Alfred Wallace not never called into question the correctness of the procedure; later, in 1887, he expressed his appreciation for the way in which all had developed, claiming that he had no «love work, experiment and so preeminent detail in Darwin, without which any thing that I would have been able to write would not never convinced anyone».

The origin of the species

After the episode, Darwin was forced to shelve their hesitations so their ideas advertising referred, and addressed the task of reducing the scale of the work that was at hand to send as soon as possible to the press; "thirteen months and ten days of hard labour" was finally written the book on the origin of species by means of natural selection or the preservation of favored in the struggle for life races, long title is almost the enunciation of his thesis and frequently abbreviated as the origin of species. The first 1,250 copies were sold the same day of its emergence, on November 24, 1859.
The theological implications of the work, which attributed to natural selection powers hitherto reserved for the divine, were the cause of that immediately began to form a fierce opposition, headed by paleontologist Richard Owen, who twenty years earlier had welcomed enthusiastically the collections of fossils brought by their trip Darwin.
In a memorable meeting of the British Association for the Advancement of Science, which took place in Oxford on 30 June 1860, Bishop Samuel Wilberforce, as a spokesman for the party of Owen, ridiculed with brilliant eloquence the evolutionary thesis, causing a strong retort by the zoologist Thomas Henry Huxley, who was the main defender against religious opposition to the thesis of Darwin earning the nickname of your bulldog. Wilberforce asked whether Huxley to him would have been indifferent to know that his grandfather had been a monkey, the immediate response was, according to the testimony of Lyell: «Would be in the same situation as the Honourable».

Darwin in an image taken to 1874
Darwin stayed away from direct intervention in the public controversy until 1871, when his work was published the origin of man, and selection in relation to sex, where he showed his arguments in favor of the thesis that man had appeared on the Earth by only natural means. Three years earlier had released its study on the variation in animals and plants by the effects of artificial selection, where he tried to formulate a theory on the origin of life in general ("pangenesis"), which turned out to be the poorest of his contributions to biology.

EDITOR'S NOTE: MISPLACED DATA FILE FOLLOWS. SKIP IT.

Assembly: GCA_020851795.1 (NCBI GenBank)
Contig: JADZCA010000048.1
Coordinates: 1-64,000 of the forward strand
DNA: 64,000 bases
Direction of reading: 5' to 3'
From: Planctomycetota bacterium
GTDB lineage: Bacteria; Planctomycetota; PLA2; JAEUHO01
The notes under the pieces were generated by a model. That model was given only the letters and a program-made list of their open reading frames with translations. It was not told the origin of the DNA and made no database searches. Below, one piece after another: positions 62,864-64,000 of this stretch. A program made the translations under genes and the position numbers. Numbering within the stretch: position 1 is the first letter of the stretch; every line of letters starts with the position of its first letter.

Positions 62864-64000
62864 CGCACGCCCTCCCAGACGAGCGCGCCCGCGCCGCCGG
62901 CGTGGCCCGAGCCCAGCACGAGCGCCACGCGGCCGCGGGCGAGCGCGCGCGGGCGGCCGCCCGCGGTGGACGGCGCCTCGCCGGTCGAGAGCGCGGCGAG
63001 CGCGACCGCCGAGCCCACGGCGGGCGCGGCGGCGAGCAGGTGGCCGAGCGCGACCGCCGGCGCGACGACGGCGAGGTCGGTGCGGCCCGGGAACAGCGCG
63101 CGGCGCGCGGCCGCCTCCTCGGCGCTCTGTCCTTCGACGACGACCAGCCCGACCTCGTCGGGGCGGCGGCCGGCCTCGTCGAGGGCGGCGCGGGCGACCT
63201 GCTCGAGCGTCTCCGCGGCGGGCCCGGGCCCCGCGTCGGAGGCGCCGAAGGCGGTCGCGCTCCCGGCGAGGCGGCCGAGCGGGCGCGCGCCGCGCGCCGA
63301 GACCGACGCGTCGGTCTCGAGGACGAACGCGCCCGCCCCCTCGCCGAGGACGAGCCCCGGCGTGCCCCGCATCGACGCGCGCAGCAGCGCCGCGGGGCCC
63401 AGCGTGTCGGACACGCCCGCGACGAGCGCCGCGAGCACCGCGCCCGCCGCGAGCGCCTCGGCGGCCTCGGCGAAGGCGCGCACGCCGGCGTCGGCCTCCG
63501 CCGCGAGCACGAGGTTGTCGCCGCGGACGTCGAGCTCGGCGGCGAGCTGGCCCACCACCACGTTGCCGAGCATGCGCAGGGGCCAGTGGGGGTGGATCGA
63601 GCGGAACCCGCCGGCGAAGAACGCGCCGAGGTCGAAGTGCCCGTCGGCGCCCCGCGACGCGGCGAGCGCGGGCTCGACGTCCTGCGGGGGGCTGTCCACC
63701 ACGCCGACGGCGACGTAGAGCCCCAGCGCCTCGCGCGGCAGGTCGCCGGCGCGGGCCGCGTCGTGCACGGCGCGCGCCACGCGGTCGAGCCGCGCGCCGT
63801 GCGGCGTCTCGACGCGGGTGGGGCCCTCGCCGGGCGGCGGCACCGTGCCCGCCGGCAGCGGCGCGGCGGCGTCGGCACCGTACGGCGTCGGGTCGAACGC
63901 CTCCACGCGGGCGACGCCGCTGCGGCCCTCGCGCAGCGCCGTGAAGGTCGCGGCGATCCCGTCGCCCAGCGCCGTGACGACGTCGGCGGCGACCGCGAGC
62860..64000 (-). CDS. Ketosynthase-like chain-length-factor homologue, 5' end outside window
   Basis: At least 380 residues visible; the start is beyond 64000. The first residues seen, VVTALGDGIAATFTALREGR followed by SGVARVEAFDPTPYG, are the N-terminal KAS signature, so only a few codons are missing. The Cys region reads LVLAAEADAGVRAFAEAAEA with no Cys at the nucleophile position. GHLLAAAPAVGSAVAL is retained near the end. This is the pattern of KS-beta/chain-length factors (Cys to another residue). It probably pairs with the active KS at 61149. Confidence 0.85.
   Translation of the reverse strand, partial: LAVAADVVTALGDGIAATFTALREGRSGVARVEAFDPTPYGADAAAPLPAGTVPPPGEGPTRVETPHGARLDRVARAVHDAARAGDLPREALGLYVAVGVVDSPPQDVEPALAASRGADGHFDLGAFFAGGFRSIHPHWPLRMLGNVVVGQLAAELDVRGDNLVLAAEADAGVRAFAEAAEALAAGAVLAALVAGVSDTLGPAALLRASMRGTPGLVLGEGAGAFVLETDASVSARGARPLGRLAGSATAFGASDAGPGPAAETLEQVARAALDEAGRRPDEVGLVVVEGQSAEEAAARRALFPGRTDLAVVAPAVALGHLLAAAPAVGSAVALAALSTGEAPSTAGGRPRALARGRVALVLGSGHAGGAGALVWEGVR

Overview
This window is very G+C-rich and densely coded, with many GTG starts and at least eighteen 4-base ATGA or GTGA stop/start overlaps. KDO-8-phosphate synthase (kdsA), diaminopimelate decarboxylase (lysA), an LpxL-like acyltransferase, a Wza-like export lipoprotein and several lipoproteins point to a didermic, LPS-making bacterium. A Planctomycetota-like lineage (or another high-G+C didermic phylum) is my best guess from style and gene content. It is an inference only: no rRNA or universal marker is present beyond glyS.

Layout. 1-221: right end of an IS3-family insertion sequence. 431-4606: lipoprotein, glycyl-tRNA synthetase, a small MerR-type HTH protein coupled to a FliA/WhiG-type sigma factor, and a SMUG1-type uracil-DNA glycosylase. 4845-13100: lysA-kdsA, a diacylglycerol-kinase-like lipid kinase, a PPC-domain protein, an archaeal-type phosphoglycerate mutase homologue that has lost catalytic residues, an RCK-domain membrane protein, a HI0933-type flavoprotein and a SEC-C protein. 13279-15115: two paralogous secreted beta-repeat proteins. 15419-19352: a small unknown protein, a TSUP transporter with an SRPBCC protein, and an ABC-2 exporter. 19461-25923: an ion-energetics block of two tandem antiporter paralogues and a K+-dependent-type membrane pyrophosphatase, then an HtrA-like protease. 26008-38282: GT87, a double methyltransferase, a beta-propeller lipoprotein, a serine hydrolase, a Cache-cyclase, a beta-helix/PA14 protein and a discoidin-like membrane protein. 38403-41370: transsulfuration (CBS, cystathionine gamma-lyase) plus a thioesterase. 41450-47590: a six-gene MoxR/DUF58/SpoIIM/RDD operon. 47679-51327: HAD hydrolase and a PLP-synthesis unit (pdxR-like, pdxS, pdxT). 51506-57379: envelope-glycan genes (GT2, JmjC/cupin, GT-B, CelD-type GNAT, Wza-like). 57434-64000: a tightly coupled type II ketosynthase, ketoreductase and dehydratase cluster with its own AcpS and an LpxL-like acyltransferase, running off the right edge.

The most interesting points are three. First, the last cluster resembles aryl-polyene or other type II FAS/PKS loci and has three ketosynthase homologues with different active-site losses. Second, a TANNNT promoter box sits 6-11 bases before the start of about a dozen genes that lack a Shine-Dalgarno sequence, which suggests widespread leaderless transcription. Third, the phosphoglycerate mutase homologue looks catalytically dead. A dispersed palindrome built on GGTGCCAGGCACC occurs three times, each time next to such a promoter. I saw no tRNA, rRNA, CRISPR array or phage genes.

In 1872, with the expression of the emotions in man and animals, seminal what later it would be the modern study of the behavior, work Darwin ended their concerns by theoretical problems and devoted the last ten years of his life to research in the field of Botany. At the end of 1881, he began to suffer from serious heart problems, and died from a heart attack on April 19, 1882.

Timeline of Charles Darwin

1809Born in Shrewsbury.
1825He entered the University of Edinburgh to study medicine.
1828It starts the career of theology at Cambridge.
1830The botanist John Henslow awakens the interest of Darwin by the natural history.
1831-1836Travel with the Beagle as a naturalist for a voyage of exploration.
1837He moved to London.
1839It publishes a naturalist around the world trip in the H.M.S. Beagle.
1842First draft of the theory of evolution. It settles down.
1858Joint submission to the Linnear Society, the theory of selection of A. R. Wallace and Darwin.
1859He published The Origin of Species (the origin of the species).
1862It publishes about the intervention of the insects in the fertilisation of orchids.
1871Public The Descent of Man and Selection in Realtion to Sex (the human offspring and sexual selection).
1877First translation into Spanish of the origin of species.
1881He published on the influence of worms in the formation of the topsoil.
1882Dies down.

Charles Darwin and the theory of evolution